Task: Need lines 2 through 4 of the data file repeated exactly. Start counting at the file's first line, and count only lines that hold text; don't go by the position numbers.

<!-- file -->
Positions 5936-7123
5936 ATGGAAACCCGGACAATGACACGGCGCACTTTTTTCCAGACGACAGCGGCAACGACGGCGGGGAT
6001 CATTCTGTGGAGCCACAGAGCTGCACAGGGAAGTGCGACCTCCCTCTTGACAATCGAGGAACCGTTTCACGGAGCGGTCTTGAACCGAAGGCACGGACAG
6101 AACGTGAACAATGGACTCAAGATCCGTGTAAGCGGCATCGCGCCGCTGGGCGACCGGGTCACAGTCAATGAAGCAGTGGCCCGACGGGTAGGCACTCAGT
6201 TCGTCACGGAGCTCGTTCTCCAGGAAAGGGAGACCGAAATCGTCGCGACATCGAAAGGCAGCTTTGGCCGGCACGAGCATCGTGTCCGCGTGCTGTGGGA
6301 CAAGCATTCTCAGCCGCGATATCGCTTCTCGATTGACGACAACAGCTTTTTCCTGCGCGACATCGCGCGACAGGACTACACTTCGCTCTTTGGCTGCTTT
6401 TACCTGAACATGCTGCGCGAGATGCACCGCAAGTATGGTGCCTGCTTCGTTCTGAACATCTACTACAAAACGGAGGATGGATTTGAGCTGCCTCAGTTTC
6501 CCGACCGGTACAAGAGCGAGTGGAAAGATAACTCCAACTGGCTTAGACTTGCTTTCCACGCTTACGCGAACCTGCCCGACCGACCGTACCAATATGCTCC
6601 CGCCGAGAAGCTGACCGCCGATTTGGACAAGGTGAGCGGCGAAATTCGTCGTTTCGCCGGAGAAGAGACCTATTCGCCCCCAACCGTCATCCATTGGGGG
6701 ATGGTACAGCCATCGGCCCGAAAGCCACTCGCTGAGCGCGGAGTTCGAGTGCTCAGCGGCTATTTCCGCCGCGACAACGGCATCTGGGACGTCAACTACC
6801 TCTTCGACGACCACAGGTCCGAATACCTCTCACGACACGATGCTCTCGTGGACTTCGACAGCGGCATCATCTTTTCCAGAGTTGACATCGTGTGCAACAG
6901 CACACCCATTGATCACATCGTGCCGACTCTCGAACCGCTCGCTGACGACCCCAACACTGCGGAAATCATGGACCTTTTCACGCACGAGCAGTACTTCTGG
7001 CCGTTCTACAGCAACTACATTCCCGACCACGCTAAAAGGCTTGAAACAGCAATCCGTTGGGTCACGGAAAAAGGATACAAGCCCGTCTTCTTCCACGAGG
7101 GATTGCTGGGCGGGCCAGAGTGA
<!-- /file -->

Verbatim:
5936 ATGGAAACCCGGACAATGACACGGCGCACTTTTTTCCAGACGACAGCGGCAACGACGGCGGGGAT
6001 CATTCTGTGGAGCCACAGAGCTGCACAGGGAAGTGCGACCTCCCTCTTGACAATCGAGGAACCGTTTCACGGAGCGGTCTTGAACCGAAGGCACGGACAG
6101 AACGTGAACAATGGACTCAAGATCCGTGTAAGCGGCATCGCGCCGCTGGGCGACCGGGTCACAGTCAATGAAGCAGTGGCCCGACGGGTAGGCACTCAGT